In Carrère et al. (2009), we examine these competing explanations for the puzzle. First, we inspect the raw data and conclude that, as expected from gravity theory, the poorest countries have increased their trade share with geographically closer partners as the relative trade costs with closer partners fell more than trade costs with further-away partners. This could be the case if the closer partners are those who reduced most their barriers to trade. In addition, even though on average partners with zero trade are farther away than partners with positive trade, when extending trade to new partners, the poorest countries have selected those countries that are closest. Both patterns are consistent with a minimisation of trade costs in a formulation in which distance matters. These patterns could also have resulted from the proliferation of regional trade agreements among the poorer countries.
Cross-section and panel estimates of the elasticity of trade to distance
We then carry out cross-section (more suitable to handle zeroes in the data) and panel estimations of the gravity model (more suitable to incorporate time-dependent trade costs) to check that estimates of the elasticity of trade to distance only increase over time for the low-income countries. The cross-section estimates show a clear and significant increasing impact of distance on trade, coupled with an increasing importance of sharing a common border but only for low-income countries. The puzzle is also robust to the choice of estimator, confirming that the handling of zeroes is not a contributory factor to the puzzle. In the panel estimates, the estimated trend for the distance elasticity is only significant for the low-income group, and the results are close to those obtained in the repeated cross-section estimates. The results are also robust to testing for a Sub-Saharan Africa effect and to proxies for regional trade agreements.
The regionalisation of trade for low-income countries could reflect the dramatic decrease in a host of costs independent of distance (MFN tariffs, border-related costs, administrative costs, communication costs or increasing containerisation), all of which would enhance the relative importance of transport costs that depend on distance.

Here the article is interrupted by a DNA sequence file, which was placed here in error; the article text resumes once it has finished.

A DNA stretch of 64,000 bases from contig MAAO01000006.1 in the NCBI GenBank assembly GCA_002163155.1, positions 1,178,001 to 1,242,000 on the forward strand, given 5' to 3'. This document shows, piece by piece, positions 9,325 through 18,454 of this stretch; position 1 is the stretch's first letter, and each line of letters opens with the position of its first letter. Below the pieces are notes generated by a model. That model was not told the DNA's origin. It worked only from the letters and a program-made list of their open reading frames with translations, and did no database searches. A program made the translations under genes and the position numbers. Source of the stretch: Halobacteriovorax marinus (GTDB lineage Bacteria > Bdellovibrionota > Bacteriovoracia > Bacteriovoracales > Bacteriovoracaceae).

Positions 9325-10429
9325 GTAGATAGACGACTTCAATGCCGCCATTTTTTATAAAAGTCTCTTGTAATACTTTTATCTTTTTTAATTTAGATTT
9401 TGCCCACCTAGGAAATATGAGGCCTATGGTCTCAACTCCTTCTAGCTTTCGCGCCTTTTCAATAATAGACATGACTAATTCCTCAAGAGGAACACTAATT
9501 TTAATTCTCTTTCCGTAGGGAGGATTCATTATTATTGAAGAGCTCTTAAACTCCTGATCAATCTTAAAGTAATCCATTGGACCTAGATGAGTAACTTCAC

The regionalisation of trade could also reflect “deep” integration effects as administrative and technical barriers to trade are being reduced more rapidly for the low-income country group relative to others over the period, generating new trade flows that are welfare-increasing. For example, a reduction in trade frictions in low-income countries could provide an incentive to move from the informal sector to the formal sector or from the previous formal sector in home trade to the one engaged in foreign trade. This would promote foreign trade generally, but because of the persistence of transport costs in foreign trade, it would especially favour foreign trade with close trading partners. If so, this welfare-increasing regionalisation of world trade would be captured by the gravity model. Then this indirect evidence (since we do not have time-series data on the evolution of trade costs) would be good news, as it would reflect a deepening integration of this group of countries into the world trading system.
There is also the possibility of a less optimistic view. If one assumes that a growing part of world trade is generated by vertical specialisation and just-in-time production, trade costs can be viewed as a growing impediment in the supply-chain production. Then, if low-income countries’ trade costs (in particular distance-dependant costs such as high markups in international shipping) remain high compared to other developing countries’ trade costs, the observed regionalisation of trade could be interpreted as a marginalisation of these countries.